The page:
Plants are tuned in to acoustic vibrations, and they can hear when the vibes are good. The roots listen for signals of water to drink, according to scientists.
A new study from the University of Western Australia’s Center for Evolutionary Biology, published in Oecologia on April 5, examined whether plants tune in to sound when seeking water. Plant cognition researchers, led by Monica Gagliano, found that plant root systems travel toward water sources by sensing acoustic vibrations.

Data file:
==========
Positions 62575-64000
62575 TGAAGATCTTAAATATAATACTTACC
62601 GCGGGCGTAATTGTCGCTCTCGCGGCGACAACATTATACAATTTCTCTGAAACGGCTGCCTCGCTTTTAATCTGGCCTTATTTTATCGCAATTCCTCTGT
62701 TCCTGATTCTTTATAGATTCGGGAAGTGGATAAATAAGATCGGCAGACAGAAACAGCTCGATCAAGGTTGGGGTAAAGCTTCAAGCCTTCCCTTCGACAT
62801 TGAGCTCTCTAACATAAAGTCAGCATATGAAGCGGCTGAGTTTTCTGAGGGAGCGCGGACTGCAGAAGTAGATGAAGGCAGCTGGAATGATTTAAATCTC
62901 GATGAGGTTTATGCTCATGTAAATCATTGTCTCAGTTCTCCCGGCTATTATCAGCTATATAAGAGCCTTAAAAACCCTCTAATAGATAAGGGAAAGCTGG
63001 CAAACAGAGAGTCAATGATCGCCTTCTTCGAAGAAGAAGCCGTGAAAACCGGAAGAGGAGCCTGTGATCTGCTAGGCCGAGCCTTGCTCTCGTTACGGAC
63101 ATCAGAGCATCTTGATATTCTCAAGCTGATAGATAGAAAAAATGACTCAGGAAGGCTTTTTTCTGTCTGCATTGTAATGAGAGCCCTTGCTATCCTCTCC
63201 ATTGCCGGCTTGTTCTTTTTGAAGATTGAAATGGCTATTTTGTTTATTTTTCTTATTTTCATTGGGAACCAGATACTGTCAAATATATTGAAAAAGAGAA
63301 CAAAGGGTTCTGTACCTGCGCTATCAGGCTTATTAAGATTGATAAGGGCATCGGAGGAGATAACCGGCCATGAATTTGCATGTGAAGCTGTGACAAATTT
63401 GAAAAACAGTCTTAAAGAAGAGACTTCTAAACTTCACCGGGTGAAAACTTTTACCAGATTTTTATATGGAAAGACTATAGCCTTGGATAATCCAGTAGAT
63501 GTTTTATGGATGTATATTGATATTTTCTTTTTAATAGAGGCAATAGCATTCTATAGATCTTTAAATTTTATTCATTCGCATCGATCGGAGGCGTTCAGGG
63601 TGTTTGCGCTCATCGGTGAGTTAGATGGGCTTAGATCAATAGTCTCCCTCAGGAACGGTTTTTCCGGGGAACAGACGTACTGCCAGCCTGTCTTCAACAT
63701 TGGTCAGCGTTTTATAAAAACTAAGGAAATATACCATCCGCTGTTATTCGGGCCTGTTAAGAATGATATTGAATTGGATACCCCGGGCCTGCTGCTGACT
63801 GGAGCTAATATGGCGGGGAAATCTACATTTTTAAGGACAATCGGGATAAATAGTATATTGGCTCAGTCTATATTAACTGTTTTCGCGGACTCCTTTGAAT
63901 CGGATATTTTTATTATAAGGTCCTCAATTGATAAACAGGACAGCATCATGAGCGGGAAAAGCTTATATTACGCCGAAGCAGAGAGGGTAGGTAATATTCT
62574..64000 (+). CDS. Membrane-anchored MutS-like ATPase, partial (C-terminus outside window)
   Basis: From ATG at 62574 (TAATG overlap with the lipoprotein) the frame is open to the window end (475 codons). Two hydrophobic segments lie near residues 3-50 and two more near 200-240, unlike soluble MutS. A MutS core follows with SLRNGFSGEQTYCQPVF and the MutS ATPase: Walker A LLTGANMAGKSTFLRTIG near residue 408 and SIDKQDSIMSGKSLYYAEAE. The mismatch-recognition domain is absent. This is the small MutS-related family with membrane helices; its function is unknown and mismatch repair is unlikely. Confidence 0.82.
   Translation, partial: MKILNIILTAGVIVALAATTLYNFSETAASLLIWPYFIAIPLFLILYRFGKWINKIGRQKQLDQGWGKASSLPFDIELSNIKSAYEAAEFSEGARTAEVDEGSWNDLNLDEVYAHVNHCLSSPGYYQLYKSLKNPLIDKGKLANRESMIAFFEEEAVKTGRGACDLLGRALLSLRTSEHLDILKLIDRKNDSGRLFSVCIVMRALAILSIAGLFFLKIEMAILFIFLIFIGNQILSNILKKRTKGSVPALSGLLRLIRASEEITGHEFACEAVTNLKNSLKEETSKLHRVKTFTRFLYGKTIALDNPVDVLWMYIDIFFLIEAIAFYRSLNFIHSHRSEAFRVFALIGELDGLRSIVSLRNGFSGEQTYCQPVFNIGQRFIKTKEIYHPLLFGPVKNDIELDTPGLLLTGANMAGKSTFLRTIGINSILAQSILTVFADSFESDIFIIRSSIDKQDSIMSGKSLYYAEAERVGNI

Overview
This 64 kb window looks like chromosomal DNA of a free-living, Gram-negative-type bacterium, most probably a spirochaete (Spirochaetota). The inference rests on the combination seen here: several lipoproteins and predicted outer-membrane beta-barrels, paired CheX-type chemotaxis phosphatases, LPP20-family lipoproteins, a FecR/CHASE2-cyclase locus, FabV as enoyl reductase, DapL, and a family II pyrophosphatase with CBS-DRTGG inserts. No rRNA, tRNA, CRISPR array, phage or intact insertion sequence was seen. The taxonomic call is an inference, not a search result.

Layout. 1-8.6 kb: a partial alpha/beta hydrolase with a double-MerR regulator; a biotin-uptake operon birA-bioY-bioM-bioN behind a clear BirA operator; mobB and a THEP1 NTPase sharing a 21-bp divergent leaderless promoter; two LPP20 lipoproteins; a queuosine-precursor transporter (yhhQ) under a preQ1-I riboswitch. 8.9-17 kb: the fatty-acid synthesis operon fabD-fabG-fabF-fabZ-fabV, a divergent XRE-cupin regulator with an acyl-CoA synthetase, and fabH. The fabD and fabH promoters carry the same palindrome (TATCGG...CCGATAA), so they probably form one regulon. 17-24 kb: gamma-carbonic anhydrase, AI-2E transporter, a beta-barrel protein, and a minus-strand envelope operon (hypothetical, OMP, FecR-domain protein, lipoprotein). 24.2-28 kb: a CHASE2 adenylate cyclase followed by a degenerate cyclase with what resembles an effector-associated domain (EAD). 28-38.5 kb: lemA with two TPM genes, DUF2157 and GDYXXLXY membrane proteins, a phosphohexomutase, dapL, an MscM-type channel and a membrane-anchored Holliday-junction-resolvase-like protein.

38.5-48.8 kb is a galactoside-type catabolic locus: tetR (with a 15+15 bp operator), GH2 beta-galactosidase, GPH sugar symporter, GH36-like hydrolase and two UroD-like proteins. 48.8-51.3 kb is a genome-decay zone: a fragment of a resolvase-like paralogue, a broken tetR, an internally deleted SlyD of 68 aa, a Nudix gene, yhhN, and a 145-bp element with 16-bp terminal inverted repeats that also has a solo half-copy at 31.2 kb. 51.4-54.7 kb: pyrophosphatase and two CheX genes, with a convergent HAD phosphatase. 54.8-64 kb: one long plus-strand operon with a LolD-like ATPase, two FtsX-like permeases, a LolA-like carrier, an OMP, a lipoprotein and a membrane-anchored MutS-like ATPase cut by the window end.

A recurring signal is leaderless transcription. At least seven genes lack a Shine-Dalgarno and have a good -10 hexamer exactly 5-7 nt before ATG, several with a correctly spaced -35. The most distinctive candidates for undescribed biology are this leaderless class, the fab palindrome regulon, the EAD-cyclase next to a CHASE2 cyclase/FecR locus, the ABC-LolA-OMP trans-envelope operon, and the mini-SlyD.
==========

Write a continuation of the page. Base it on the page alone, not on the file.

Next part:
In other words, plants respond to the sounds rather than the presence of moisture, as if they can feel sound. The team played water flowing through a sink and a recording of the same sound to common pea plants with roots separated in tubes and examined how the roots responded. The scientists found that root systems did not grow toward the recorded sound but did grow toward the water flowing through a sink. They could distinguish between fake water sounds and the real thing.
Source: Ephrat Libni